For my own part, I do not believe there was any error in the count. We must remember that Priest Dunbar was a pupil of Cotton Mather, and that Cotton Mather considered his father, Increase Mather, " a princely preacher." Of him it is related that in addition to preaching twice on Sunday, and holding his ordinary lecture every Thursday, he preached thrice a week beside, — on Wednesday and Thursday, early in the morning, and on Saturday afternoon. He also held a daily lecture in his house; and occasions frequently occurred when he would spend six hours " in the word and in prayer." On his voyage to this country, in company with three other clergymen, they generally had three sermons a day. In Cotton Mather's diary it is recorded that in one year he preached seventy-two sermons, kept sixty fasts and twenty vigils, and wrote fourteen books; his publications in all amounted to three hundred and eighty-two, some of them of huge dimensions. Samuel Hidden, of Tamworth, N. H., preached two hundred and sixty sermons each year for forty-five years, and one thousand funeral sermons, making twelve thousand seven hundred in all.
But the writing of sermons was not the only duty of the minister of those days. There were parochial duties dependent on him: families must be visited; the sick must be called upon ; confession must be made, and a time set apart for special intercession, meditation, and prayer. Again, if any difficulty arose in aneighboring parish, Mr. Dunbar's counsel was immediately sought; and it is affirmed that he was usually successful in promoting reconciliations. He sat as a member of fifty-three ecclesiastical councils, in most of which he took an active and distinguished part. A prodigious amount of labor, truly, the early divines of this country performed.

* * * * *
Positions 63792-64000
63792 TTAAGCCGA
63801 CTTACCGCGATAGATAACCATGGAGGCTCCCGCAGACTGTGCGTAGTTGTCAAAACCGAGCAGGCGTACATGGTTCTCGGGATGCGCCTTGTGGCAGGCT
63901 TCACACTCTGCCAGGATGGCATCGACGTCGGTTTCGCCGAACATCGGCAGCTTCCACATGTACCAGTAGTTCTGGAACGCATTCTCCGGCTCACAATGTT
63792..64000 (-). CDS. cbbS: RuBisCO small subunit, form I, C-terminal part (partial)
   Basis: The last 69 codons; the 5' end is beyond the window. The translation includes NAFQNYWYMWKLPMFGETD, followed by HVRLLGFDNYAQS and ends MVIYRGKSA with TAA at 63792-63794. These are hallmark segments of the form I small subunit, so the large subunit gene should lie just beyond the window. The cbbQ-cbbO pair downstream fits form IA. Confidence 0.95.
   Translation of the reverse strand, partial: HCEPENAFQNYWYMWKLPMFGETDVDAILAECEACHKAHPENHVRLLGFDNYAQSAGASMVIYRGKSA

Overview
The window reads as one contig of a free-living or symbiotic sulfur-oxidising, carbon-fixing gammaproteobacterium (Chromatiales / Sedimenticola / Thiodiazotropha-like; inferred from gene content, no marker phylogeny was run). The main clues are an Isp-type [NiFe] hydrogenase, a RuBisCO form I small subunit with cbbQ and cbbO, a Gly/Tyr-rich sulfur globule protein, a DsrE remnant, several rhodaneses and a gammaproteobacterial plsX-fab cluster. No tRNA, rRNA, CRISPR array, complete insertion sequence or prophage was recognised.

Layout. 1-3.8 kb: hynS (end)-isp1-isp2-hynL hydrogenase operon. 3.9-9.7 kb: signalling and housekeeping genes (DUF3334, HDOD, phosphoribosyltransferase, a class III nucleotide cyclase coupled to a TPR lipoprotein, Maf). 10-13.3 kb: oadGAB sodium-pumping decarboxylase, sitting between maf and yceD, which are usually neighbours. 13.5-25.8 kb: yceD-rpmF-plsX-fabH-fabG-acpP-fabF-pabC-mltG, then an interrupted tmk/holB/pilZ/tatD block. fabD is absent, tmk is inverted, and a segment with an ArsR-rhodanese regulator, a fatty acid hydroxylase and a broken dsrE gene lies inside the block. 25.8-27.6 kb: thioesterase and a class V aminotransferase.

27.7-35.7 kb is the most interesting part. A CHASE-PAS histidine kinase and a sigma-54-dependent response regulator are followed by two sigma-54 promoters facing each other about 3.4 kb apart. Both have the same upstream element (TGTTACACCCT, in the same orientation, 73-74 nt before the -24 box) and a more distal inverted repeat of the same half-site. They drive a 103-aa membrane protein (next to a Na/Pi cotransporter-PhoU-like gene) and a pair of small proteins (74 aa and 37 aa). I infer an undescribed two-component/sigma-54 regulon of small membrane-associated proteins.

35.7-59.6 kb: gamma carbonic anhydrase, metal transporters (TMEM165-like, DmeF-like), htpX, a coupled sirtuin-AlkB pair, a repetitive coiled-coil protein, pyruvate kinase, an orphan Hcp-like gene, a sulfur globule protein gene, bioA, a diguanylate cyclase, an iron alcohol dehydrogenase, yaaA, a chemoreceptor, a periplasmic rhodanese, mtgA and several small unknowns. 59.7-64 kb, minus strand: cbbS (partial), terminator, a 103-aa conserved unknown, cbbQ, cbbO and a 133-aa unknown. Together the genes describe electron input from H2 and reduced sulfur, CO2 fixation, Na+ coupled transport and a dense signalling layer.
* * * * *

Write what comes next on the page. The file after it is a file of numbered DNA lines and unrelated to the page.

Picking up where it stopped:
During Mr, Dunbar's long ministry he baptized 1,703, married 690 couples, and attended 6S2 funerals ; and as it was the custom of our ministers for more than a century after the first settlement to have discourses preached at marriages as well as funerals, we can well see on what occasions the 8,059 sermons were delivered.
Aside from the arduous duties which ecclesiastical matters imposed upon him, Mr. Dunbar, like most of the clergymen of his time, was a patriot. In provincial times he was a Loyalist, stanch and firm. He considered obedience to his king as a portion of his religion; and he expounded the duties of patriotism with zeal and fervor. Nor was his the cheap patriotism of words. In 1745 he asked for leave of absence from his pulpit to become chaplain in a regiment about to be sent with his Majesty's army .to Louisburg. For some reason his request was denied ; and he was obliged to content himself with remaining at home. But during this time his firm and steady attachment to his king, and his resolute and indefatigable endeavors for the prosperity and honor of his country, attracted the notice of the government; and in 1755 he went to the field as chaplain in one of his Majesty's regiments, commanded by Colonel Brown, of Sudbury, then going on an expedition against the French at Crown Point. And on November 18 of the same year we find him encamped on the shore of Lake Champlain, at the time " the great earthquake " visited that place.
At a later period, when the oppressive acts of the British Parliament^had forfeited all claims to loyaltw we read that Parson Dunbar, by his zeal and firmness in the cause of freedom, and his unwavering confidence in the Divine assistance and blessing, even in the darkest hours and under the most forbidding aspects of the war, contributed much to support he hopes and sustain the sinking spirits of those who were contending in so unequal a contest.